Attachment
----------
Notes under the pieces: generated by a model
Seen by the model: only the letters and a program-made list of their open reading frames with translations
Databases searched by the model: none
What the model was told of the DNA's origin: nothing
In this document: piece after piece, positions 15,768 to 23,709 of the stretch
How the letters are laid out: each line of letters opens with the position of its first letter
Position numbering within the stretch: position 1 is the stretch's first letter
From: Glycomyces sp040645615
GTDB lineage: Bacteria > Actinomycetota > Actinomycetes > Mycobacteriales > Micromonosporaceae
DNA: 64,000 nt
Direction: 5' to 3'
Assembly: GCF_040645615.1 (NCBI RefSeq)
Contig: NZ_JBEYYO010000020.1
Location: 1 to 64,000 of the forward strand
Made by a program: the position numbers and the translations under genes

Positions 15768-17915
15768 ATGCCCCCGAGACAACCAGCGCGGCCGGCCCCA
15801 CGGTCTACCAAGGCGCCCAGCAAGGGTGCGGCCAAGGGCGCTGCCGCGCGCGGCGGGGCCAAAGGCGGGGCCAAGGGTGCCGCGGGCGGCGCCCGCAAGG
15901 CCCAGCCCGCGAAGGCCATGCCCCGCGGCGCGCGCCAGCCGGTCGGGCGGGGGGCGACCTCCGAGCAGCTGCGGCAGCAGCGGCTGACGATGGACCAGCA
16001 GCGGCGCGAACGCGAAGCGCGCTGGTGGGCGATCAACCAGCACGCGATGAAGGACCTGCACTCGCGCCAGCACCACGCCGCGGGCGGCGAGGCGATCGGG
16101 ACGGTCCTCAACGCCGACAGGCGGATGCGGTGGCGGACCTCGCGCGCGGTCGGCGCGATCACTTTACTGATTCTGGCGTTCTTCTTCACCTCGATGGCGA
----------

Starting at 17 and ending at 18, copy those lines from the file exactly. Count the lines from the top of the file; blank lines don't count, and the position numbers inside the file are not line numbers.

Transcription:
15768 ATGCCCCCGAGACAACCAGCGCGGCCGGCCCCA
15801 CGGTCTACCAAGGCGCCCAGCAAGGGTGCGGCCAAGGGCGCTGCCGCGCGCGGCGGGGCCAAAGGCGGGGCCAAGGGTGCCGCGGGCGGCGCCCGCAAGG